Prior observational and modeling studies indicate that land use and land cover change (LULCC) in the Central U.S. has led to significant changes in surface temperature and precipitation. Specifically, expansion of rainfed and irrigated agricultural lands from 1900 to the 1950s, as well as increases in greenhouse gas concentrations, have likely influenced historical changes in the mean and extremes of temperature and precipitation in this region. The complex interplay of global signals with regional LULCC necessitates the use of Earth system models (ESMs) capable of capturing these multiscale processes. A team of researchers used the variable-resolution (VR) configuration of an ESM to study the impacts of historical LULCC in the Central U.S. The VR experiments show stronger LULCC-induced precipitation increases over the Central U.S. in May and June. These results demonstrate the potential of VR ESMs in simulating extreme convective storms in regions with significant LULCC.
The results of the VR ESM experiments show that historical LULCC leads to stronger precipitation increases over the Central U.S. during May and June. Researchers demonstrated the potential of using VR global models for hydroclimatic simulations in regions with significant land changes. A holistic Earth system modeling approach confirms the previously formed hypothesis that model biases in surface temperature and precipitation in the Central U.S. can be improved by enhancing the representation of land and atmosphere processes and increasing the model’s resolution.
LULCC has likely affected the historical climate of the Central U.S. Numerical experiments using ESMs can enhance understanding of how LULCC has affected the regional climate. Prior modeling studies have been limited in their conclusions by model resolution. Recent developments in Earth system modeling allow for higher-resolution regional simulations over focused areas of interest within coarser-resolution global simulations. Researchers performed high-resolution model experiments using the Community Earth System Model over the Central U.S. to understand how resolution affects model skill and simulated LULCC impacts. Our results show that skill in simulating precipitation over the Central U.S. is primarily dependent on resolution, whereas skill in simulating temperature is more dependent on accurate land use. The VR experiments show stronger LULCC-induced precipitation increases over the Central U.S. in May and June. This is because LULCC shifts the thermodynamic environment to one that is more conducive for convection. The study demonstrates that more accurate representation of land use is key to reducing model biases in warm-season precipitation over the Central U.S.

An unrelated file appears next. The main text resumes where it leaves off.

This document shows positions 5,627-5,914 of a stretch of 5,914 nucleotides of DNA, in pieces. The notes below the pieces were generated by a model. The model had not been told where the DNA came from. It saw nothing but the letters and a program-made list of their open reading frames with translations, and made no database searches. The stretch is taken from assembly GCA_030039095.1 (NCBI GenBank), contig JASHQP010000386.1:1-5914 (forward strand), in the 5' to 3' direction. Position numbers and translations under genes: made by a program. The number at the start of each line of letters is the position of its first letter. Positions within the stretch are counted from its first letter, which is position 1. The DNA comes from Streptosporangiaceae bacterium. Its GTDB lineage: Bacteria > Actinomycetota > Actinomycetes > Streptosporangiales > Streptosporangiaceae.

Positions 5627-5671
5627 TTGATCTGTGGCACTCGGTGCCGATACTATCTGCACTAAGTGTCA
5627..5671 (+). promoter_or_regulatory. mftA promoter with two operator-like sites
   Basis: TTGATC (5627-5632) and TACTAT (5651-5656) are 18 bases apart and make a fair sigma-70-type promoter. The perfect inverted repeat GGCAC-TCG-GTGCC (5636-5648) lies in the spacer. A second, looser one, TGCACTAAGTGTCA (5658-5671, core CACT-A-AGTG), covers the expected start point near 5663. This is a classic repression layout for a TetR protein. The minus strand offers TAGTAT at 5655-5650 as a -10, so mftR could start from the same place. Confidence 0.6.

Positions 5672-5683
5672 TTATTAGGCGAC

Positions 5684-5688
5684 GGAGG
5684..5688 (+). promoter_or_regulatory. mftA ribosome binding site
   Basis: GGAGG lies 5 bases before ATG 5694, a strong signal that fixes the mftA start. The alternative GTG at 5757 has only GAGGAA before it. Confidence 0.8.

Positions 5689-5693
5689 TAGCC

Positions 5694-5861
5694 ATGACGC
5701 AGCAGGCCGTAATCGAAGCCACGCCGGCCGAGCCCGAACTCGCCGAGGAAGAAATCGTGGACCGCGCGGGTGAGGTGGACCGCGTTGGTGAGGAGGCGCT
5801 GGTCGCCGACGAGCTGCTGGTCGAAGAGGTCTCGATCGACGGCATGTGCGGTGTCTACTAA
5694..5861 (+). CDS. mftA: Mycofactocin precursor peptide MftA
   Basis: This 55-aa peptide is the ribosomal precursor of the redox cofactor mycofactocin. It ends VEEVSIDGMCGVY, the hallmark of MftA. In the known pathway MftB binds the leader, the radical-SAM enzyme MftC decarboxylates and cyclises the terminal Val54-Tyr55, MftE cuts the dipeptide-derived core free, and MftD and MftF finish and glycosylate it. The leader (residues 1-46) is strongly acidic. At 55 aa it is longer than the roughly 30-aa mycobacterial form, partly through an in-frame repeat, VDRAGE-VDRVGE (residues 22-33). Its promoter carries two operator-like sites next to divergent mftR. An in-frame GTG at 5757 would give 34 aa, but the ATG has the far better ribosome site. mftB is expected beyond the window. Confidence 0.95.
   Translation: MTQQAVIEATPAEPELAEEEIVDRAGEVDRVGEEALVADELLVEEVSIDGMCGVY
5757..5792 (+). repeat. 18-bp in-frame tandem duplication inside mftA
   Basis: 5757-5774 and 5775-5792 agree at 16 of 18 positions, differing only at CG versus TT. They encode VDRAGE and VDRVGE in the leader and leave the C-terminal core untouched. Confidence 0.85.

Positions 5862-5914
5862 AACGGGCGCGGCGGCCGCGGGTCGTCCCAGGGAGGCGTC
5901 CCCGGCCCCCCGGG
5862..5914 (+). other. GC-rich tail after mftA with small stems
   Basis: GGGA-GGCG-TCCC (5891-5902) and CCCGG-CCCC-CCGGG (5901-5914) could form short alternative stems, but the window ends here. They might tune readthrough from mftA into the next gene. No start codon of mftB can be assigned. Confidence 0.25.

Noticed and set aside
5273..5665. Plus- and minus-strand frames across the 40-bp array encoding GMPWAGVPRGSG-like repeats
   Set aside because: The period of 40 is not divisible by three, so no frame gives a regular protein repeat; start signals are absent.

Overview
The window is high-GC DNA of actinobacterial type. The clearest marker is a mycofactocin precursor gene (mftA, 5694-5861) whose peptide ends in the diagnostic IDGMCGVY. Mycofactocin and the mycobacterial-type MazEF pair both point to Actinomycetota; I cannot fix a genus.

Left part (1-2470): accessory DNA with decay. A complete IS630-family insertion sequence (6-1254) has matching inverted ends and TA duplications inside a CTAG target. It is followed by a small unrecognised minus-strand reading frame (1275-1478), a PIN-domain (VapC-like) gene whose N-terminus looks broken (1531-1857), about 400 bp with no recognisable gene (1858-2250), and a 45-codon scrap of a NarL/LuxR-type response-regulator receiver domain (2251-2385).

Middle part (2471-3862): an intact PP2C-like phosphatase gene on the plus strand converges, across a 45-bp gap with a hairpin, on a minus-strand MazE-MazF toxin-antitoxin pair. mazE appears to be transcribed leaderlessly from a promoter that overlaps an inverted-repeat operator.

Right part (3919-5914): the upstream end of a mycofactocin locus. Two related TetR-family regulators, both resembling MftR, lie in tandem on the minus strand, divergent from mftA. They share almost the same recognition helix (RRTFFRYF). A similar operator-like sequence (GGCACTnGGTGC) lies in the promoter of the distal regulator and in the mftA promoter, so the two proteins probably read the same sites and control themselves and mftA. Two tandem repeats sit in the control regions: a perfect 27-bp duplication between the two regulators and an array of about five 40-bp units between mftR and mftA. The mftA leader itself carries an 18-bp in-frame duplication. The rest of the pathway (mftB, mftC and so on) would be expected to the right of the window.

Jennie Rice, Pacific Northwest National Laboratory, Jennie.Rice@pnnl.gov
AD, MH, ZF, YQ, and ZY were supported by the U.S. Department of Energy (DOE) Office of Science, as part of research in the MultiSector Dynamics Earth and Environmental System Modeling Program. DML is supported by the National Center for Atmospheric Research, which is a major facility sponsored by the NSF under Cooperative Agreement No. 1852977. DML was also supported in part by the RUBISCO Scientific Focus Area (SFA), which is sponsored by the Regional and Global Climate Modeling (RGCM) Program in the Climate and Environmental Sciences Division (CESD) of the Biological and Environmental Research program in the DOE Office of Science and by National Institute of Food and Agriculture/U.S. Department of Agriculture grant 2015‐67003‐23485.
Published: December 14, 2020
A. Devanand et al. (2020) "Land use and land cover change strongly modulates land-atmosphere coupling and warm-season precipitation over the Central United States in CESM2-VR" Journal of Advances in Modeling Earth Systems, 12, e2019MS001925, [DOI: 10.1029/2019MS001925]